Presentation is loading. Please wait.
Published byNorman King Modified over 7 years ago
Elise Wood Stress Management
Narrowing of the walls of the arteries Excessive plaque build up Disrupts blood flow Potential cardiovascular complications Related to arteriosclerosis *Someone with arteriosclerosis (hardening), may not have atherosclerosis (plaque), but someone with atherosclerosis does have arteriosclerosis- which leads to a further decrease in blood flow.*
Can develop during adolescents Depends on what artery is affected Possible artery blockages and their associated symptoms: Carotid: blood to the brain – stroke Coronary: blood to the heart – angina Renal: blood to kidneys – chronic kidney disease Peripheral: blood to limbs – leg pain
High blood pressure High cholesterol Smoking High levels of blood glucose Lack of exercise/Overweight, obesity Unhealthy diet
-0.3 mm lower threshold/ 0.5 mm higher threshold (more severe) -Plaque can start to form even at age 10
Social stress and lack of social support Stress hormone- Angiotensin II- sympathetic nervous system Case study on atherosclerosis prone mice Increases blood pressure/hypertension Ultimately affects atherosclerosis
It might be easier to ask, who doesn't get atherosclerosis? a large number of asymptomatic young people have evidence of atherosclerosis. a large number of asymptomatic young people have evidence of atherosclerosis. If you are 40 and generally healthy, you have about a 50% chance of developing serious atherosclerosis in your lifetime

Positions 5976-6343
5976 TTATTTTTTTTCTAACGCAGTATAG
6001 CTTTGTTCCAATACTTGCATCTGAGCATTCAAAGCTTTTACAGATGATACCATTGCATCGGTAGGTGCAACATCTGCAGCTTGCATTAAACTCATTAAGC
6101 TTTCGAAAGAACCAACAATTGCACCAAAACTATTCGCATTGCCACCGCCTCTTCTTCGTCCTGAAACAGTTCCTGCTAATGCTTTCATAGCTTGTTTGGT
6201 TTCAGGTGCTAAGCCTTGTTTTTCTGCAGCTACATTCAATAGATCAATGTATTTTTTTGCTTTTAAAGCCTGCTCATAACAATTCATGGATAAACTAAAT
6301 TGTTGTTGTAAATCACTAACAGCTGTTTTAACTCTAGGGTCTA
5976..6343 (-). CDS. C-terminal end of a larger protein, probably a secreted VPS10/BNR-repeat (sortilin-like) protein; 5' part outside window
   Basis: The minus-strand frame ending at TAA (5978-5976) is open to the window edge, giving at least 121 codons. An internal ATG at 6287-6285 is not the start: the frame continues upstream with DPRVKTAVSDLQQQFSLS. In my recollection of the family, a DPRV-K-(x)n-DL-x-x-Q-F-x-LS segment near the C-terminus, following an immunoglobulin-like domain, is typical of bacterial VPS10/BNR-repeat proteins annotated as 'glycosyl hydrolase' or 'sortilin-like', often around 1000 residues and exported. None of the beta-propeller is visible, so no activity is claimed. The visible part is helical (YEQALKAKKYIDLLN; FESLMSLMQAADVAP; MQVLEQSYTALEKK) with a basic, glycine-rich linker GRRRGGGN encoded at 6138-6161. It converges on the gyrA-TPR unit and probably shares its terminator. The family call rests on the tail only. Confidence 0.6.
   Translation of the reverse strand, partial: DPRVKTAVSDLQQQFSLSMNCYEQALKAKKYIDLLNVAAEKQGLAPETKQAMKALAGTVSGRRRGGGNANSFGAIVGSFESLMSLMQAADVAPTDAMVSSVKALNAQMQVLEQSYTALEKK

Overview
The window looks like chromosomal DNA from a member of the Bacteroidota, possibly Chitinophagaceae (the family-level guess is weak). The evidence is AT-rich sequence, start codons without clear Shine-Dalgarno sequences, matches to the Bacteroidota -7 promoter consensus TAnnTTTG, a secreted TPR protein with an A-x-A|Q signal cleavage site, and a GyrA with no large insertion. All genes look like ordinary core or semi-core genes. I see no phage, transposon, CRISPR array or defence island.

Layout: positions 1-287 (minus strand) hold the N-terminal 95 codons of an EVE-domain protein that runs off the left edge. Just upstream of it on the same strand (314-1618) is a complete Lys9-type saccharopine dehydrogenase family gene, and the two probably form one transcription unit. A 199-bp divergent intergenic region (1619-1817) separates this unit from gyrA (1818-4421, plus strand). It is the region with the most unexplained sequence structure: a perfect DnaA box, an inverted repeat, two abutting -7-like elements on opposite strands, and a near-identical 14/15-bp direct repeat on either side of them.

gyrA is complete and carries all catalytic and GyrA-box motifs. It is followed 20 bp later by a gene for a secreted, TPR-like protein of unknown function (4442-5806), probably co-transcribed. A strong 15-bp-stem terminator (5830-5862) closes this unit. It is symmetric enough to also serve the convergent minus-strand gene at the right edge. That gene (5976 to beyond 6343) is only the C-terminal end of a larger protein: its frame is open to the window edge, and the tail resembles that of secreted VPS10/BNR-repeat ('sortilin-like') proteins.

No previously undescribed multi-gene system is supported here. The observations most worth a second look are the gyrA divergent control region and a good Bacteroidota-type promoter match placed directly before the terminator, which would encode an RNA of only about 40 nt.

deposits of cholesterol (called plaque) accumulate at an injured area in the inner lining of an artery deposits harden and narrow the arteries, blood flow to the tissues decreases Thrombus Blood clot Blockage
Chronic disease that can remain asymptomatic Can stem from other chronic diseases Complications are chronic, and slowly progressive
Lifestyle changes (diet, exercise, smoking cessation, etc.) Medicine to slow the formation of plaque/ lower cholesterol/ blood pressure Severe Atherosclerosis: Surgeries: Angioplasty (opening blocked arteries, stent; mesh tube after) Coronary artery bypass grafting, (arteries/veins from other sources bypass blocked) Carotid endarterectomy. (removal of plaque in neck-prevent stroke) Plaque Removal Plaque Removal
Success: With treatment, you may see improvement in your health, but this may take time. Cannot be reversed, but can be slowed down Morbidity: Atherosclerosis was present in 85% of those older than 50. More than 25 million persons in the United States have at least one clinical manifestation of atherosclerosis Mortality: Around 500,000 people will die of coronary artery disease this year. More than a million will have a heart attack. One-third of all deaths in Americans older than 35 are due to coronary artery disease.
Lifestyle changes! Healthy diet, low saturated fat Exercising Quit smoking Losing weight if overweight/obese Manage stress Treating associated conditions (hypertension, diabetes, etc)
Sources http://www.webmd.com/heart-disease/what-is- atherosclerosis?page=2 http://www.webmd.com/heart-disease/what-is- atherosclerosis?page=2 http://franciscan.adam.com/content.aspx?productId=10&pid=10 &gid=000251 http://franciscan.adam.com/content.aspx?productId=10&pid=10 &gid=000251 http://en.wikipedia.org/wiki/Atherosclerosis http://www.nhlbi.nih.gov/health/health- topics/topics/atherosclerosis/treatment.html http://www.nhlbi.nih.gov/health/health- topics/topics/atherosclerosis/treatment.html http://www.healthline.com/health/atherosclerosis#Prevention http://www.medicalnewstoday.com/articles/247837.php http://en.wikipedia.org/wiki/Angiotensi
© 2023 SlidePlayer.com Inc.
All rights reserved.